About Qilombo


The project, which was initially called The Holdout, was started in 2011 by a group of mostly white anarchists as a social space, events space, bookstore and bike workshop. The initial project was largely unsuccessful at living up to its goal of being a true community center– in that those representing the space could not address or engage with the issues plaguing the largely black and brown surrounding communities. Through many open discussions that involved diverse individuals and communities, a transformation process occurred in which management of the space changed hands from the original organizers of the space to a group of revolutionary people of color.

These people reorganized, diversified, and reimagined the space, while maintaining principles of non-hierarchical organizing and decision-making. Through this process, our organization reopened its doors as Qilombo, and was reorganized to address the need for a true community center for black and brown communities in February 2014– one that sees its neighbors, one that provides nourishment and empowerment, and one that stands beside them as they face compounding oppressions.

Most importantly, Qilombo opens it doors and provides public space to all peoples during these times of intensive gentrification, systemic oppression, and displacement, while also striving to empower those whose political and economic voices have been marginalized. This has been a long process and is still ongoing as we seek to find more ways to empower our communities. People are increasingly building connections and working to solidify relationships and resources. This kind of work takes time and patience to flourish, and has meant that in a short period of time we have experienced a lot of growth out of our challenges.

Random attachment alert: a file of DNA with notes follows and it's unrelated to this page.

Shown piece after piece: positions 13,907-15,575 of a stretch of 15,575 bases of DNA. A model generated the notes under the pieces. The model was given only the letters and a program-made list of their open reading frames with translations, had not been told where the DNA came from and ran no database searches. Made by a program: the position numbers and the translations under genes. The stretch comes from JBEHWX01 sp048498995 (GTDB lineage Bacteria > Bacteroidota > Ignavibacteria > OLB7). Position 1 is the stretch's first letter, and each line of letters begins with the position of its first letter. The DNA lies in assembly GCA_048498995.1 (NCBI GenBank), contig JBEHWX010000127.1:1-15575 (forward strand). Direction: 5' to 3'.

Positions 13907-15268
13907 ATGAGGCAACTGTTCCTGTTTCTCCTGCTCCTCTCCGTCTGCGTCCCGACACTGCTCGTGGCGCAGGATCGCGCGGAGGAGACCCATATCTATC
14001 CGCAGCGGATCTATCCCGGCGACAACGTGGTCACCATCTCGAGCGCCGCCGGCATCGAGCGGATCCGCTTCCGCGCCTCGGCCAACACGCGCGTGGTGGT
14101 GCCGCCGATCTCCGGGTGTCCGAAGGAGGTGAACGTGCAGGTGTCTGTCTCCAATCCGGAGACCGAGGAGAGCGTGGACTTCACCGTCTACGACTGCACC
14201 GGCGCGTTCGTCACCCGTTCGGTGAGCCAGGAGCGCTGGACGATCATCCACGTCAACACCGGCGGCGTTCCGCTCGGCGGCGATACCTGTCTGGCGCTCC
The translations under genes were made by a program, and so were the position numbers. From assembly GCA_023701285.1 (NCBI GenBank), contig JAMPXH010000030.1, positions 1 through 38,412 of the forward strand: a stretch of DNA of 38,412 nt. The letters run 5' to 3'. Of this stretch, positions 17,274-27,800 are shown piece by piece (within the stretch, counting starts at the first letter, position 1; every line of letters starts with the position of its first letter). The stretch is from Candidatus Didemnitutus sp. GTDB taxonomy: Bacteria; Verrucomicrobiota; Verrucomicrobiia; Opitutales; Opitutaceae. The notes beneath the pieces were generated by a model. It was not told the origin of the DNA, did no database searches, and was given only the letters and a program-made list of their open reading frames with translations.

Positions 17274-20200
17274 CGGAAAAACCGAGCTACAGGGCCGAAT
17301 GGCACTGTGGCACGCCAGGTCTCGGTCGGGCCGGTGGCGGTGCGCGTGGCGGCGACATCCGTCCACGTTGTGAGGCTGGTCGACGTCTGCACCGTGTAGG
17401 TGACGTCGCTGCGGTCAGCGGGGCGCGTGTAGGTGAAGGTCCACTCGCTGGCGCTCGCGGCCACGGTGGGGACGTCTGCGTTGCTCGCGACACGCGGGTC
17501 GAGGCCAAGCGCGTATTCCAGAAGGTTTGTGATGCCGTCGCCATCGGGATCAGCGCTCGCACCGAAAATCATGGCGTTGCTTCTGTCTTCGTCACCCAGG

10155876_10201046311600470_9022232549731688376_nOur mission and work have changed over the years in this transition to Qilombo. We now provide space for meetings, gatherings, educational workshops and classes, collectives, and celebrations for our surrounding community. We have  language learning courses (KiSwahili), yoga/meditation classes, CPR certification courses, community breakfasts, film screenings, a bike repair collective, a bookstore, a community garden and a “free store” where people can get free clothing and appliances. Our hygiene resources include a needle exchange, feminine products and STI prevention, thanks to The HEPPAC collective on Friday mornings.

With our neighboring mural and our large community garden, we will be hosting new volunteer-run workshops on Decolonial Herbalism and Sustaining Ourselves through Gardening. The garden nourishes the community and is open to the public at all times. All of this is part of the crafting of a new space which will represent and nourish revolutionary potential. We have an excellent selection of books on African liberation, Indigenous liberation, Anarchism, revolutionary movements, critical theory, a choice selection of zines, and some excellent fiction. Come by and read a book, or buy one that you’d like to take home. Lastly, be on the look out for our printing studio and expanded computer stations (in the works!)

Spaces like this are crucial to the ability to support and sustain movements and, importantly, build resistance here in Oakland. And we need your support.

As we begin this new stage of struggle, one that includes creating Oakland’s first Afrika Town, we are asking for the support of comrades from all over the world by becoming Friends of Qilombo and making a one time or recurring donation.

If you have any questions, would like to be added to our announcement list, or would like to host a class, meeting or an event, please email info@qilombo.org

In Solidarity,